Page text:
The library sent me an email, and I went downtown to check out the latest Harry Bosch novel by Michael Connelly, “The Crossing.” An hour later, in Browsers’ Books, from low on a shelf of antique tomes way in the back of the store, “The Crossing” by Winston Churchill looked at me, demanding to be bought. Which I did, for five bucks.
Not THAT Churchill, you understand, though I didn’t know it at the time. This novel came out in 1904. The copy I now have was inscribed, in ink, to “Anna G. De Lin From Cora, 1905.” A Linda Leigh owned it later. I’m wondering whether Anna or Linda or anyone else managed to plow through its 595 pages. Whether they did or not, lots of others must have. Churchill’s “The Crossing” was a very successful book, I learned from Wikipedia.
It’s a historical novel. And as for the title, the author provided a helpful afterword. “This book has been named ‘The Crossing’ because I have tried to express in it the beginnings of that great movement across the mountains which swept resistless over the Continent until at last it saw the Pacific itself.”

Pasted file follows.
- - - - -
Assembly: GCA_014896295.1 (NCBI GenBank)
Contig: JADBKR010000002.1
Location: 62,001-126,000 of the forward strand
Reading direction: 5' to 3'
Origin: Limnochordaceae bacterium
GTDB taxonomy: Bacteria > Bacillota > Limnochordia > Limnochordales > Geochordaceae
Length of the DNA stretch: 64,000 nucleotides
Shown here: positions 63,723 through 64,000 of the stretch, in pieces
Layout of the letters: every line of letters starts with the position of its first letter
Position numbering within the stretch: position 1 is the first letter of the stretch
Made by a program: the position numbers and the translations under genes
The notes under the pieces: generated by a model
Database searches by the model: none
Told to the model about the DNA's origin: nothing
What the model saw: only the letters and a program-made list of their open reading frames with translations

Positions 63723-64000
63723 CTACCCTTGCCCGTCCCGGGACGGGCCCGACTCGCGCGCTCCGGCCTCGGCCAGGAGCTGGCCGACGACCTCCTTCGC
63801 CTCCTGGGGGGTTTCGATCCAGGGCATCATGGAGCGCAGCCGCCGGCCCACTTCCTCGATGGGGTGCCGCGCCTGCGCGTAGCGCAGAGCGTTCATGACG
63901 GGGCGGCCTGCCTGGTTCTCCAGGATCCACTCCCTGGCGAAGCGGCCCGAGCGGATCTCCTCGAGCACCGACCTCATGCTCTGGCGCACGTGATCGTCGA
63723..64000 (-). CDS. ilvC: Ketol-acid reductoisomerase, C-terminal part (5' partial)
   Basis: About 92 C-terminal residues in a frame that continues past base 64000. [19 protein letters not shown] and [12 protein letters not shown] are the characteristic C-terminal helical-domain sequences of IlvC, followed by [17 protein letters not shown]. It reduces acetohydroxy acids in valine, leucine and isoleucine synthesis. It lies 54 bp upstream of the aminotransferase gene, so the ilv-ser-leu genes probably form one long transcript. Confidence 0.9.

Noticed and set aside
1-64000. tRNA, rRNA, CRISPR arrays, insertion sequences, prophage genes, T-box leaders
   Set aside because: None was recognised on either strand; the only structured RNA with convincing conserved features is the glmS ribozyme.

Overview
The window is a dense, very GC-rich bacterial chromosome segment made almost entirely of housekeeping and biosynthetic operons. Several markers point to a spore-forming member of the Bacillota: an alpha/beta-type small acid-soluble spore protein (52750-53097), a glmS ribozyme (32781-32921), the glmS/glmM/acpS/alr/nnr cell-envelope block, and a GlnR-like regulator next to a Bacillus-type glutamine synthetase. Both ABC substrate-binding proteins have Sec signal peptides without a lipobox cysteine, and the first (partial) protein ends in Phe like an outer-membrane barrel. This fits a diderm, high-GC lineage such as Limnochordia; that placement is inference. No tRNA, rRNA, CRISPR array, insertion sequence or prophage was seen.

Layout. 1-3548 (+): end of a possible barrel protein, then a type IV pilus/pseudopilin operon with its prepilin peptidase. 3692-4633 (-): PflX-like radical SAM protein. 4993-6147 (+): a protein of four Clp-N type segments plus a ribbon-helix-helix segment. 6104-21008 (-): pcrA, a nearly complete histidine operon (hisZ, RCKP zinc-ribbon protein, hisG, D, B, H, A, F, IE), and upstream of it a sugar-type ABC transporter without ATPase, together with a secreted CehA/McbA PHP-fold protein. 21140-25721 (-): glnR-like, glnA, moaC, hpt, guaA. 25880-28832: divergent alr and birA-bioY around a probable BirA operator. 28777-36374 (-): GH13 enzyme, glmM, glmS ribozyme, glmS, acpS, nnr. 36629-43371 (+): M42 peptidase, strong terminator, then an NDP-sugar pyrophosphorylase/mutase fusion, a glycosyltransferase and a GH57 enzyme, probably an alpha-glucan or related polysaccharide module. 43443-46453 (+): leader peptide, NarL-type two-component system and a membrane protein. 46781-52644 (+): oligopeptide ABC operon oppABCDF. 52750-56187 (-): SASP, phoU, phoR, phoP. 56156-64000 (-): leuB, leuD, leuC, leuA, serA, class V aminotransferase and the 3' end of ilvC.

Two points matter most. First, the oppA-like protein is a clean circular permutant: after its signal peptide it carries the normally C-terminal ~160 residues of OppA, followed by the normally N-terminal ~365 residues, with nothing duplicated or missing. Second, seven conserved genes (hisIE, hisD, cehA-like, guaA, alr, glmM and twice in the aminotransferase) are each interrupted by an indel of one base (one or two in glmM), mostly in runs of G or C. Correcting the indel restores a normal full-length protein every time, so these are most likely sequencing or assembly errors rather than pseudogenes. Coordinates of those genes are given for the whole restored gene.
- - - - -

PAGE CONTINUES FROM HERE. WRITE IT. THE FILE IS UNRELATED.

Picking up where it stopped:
Someone penciled a hint in the front: “The American Churchill.” I had never heard of him, even though he was big success in his day. And Wikipedia explains why not. “In 1919, Churchill decided to stop writing and withdrew from public life. As a result … he was gradually forgotten by the public.” Then he died in 1947.
What about Connelly’s “The Crossing” then? To what does the title refer? Not a bridge, as the dust cover misleads you to expect. No, in this tale of multiple murders and brilliant detecting, it’s the point where the paths of predator and prey first intersect.
As for the story itself: Connelly’s Bosch never disappoints his loyal followers, and even though he’s now involuntarily retired from the LAPD, he kept me turning pages until the end at 3 a.m. (hh)